Login or register (free and only takes a few minutes) to participate in this question.
You will also have access to many other tools and opportunities designed for those who have language-related jobs
(or are passionate about them). Participation is free and the site has a strict confidentiality policy.
|English to English translations [Non-PRO]|
/ Language Usage
|English term or phrase: may, might, can, could|
|I have already bothered you scholars for suggesting me the usage of will, shall, would. I am deeply moved by the overwhelming response because as many as 8 linguists chose to reply such an elementary question like that.|
Now, it is the turn of may, might, can and could. I sincerely hope that you won't mind discussing such trivial matter. I shall be grateful if you could provide to me each and every shade of usage of the abovementioned four words. For example, if could can be used as past tense of can, it can also be used to make a polite request.
Hope that you would have got my point. Sorry to disturb you, as perhaps you will be quite busy in celebrations of Christmas.
Merry Christmas to all of you Great Linguists and good wishes also for the ensuing New Year.
Thanks in anticipation.
|English translation:May vs. might|
I’ll do an essay on may/might- and may I say, it’s a far from trivial question! I’m writing as a native British speaker, and not as a teacher of English, so my explanations are based on feeling rather than explicit rules (reality rather than theory?).
Can vs. may
I think here there is a difference in US/UK usage. I would say:
Can I come and see you next week when I’m in London?
The “May I” version I would regard as very formal and unnatural. However, I suspect that the US usage is a bit different, and the “Can I” version is regarded as somewhat uneducated. However, the difference may be due to “armchair grammarians” who talk about what they think ought to be the language rather than what is (you know, the ones who try to tell you “It is I” is correct and who would not countenance “Me and George went out for a drink last night.”).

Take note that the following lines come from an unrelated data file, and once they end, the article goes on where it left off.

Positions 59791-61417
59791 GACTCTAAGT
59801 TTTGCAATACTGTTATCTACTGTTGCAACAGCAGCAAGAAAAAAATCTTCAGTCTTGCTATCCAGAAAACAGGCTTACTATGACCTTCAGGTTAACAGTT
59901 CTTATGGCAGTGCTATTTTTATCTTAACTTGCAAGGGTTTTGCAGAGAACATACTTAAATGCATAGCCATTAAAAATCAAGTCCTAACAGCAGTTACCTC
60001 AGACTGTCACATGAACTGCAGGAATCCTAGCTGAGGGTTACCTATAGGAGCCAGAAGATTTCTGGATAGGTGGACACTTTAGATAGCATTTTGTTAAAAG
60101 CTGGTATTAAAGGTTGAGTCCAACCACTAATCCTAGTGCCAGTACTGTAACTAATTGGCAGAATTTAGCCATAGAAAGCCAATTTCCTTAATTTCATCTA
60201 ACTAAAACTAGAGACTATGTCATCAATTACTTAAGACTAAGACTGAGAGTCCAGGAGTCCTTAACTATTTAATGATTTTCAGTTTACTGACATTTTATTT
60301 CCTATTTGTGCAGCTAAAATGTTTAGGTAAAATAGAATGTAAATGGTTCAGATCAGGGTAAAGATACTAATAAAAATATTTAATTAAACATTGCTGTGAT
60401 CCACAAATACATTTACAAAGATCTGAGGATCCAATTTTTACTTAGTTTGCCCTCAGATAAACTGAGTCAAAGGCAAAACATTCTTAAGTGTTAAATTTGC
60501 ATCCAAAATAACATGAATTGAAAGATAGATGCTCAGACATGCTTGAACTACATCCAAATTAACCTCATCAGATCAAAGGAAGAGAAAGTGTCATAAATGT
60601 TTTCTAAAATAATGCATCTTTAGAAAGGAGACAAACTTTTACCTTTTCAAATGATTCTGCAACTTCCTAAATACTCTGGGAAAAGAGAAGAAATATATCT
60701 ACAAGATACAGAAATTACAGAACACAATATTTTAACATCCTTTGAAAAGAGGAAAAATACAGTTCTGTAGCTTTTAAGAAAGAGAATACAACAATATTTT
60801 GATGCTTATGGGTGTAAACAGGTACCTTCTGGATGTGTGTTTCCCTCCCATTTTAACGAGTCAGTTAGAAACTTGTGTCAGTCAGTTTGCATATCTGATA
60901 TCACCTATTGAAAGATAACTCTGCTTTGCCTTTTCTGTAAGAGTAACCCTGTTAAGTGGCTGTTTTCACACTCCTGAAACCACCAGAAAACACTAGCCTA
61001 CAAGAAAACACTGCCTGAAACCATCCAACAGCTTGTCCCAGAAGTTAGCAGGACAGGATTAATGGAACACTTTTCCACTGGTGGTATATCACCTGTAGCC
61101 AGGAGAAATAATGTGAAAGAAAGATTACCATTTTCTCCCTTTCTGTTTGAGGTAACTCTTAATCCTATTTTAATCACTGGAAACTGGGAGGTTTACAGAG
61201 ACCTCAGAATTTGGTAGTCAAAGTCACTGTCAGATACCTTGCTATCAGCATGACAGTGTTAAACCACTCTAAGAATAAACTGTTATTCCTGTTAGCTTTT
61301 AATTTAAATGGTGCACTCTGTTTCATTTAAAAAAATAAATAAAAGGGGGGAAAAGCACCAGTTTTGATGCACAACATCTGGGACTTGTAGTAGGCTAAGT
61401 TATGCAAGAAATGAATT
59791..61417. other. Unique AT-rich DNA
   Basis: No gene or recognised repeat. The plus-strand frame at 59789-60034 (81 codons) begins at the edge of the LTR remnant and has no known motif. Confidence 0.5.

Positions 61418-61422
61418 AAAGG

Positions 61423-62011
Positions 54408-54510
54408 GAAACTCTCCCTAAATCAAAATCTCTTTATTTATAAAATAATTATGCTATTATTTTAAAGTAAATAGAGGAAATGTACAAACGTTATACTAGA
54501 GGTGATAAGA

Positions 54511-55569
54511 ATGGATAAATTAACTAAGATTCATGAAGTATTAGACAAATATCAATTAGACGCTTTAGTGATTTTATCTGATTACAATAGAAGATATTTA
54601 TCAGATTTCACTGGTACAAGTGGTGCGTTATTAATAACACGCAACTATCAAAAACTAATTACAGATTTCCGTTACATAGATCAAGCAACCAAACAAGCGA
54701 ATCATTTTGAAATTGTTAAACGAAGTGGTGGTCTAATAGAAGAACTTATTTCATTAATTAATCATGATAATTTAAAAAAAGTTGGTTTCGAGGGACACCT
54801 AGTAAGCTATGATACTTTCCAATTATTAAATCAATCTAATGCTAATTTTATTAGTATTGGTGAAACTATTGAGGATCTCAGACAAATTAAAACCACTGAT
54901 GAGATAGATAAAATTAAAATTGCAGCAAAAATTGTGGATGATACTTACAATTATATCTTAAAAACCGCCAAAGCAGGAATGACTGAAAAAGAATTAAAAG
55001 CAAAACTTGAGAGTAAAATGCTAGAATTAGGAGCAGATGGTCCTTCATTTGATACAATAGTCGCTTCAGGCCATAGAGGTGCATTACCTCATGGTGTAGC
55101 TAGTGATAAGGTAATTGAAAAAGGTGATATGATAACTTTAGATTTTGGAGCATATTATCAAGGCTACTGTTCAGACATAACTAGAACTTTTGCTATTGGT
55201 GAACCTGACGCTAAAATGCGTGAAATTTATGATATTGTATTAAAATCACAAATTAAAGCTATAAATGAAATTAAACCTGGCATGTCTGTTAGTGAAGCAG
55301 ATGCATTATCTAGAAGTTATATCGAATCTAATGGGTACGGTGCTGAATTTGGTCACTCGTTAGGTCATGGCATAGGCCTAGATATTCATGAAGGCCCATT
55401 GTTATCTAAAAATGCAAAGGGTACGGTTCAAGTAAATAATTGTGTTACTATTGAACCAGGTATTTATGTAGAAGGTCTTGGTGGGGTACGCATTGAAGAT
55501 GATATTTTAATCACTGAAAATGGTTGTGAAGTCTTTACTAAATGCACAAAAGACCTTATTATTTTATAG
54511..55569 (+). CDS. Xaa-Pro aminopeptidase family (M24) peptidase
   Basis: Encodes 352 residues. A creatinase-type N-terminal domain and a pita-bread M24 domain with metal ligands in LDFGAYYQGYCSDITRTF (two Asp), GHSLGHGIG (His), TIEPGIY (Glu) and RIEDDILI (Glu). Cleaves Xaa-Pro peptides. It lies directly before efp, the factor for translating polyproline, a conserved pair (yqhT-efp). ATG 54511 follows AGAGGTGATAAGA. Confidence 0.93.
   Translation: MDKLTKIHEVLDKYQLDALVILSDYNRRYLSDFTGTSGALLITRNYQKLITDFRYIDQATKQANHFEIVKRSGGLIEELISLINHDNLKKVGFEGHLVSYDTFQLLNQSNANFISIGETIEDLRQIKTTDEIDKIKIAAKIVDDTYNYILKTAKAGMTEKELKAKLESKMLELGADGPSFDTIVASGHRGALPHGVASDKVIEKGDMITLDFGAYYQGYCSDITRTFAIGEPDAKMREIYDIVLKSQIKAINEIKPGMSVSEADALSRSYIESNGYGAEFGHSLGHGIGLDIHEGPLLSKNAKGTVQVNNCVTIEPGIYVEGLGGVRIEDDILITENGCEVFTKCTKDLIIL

May vs. might
“I may visit them if I have time,” is correct, but I’d be unhappy about saying “I might visit them if I have time” because the sequence of tenses sounds wrong, and “I might visit them if I had time” sounds a bit confused (I’m not sure if it’s past or future). I could also say “I may/might visit them next week” and in this case they feel equivalent to me in both register and meaning.
In the past (unfulfilled condition) this becomes: “I might have visited them if I had had time.” There is a tendency here to replace “might” by “may” and to say “I may have visited them if I had time” but I’d never use this myself and I’d regard it as possibly uneducated or possibly language in transition.
I could say “I may have visited them once when I was young, but I can’t remember,” and this is a different meaning of “may” expressing uncertainty of occurrence.
Selected response from:
Local time: 14:13
4 KudoZ points were awarded for this answer
7 mins confidence: peer agreement (net): +9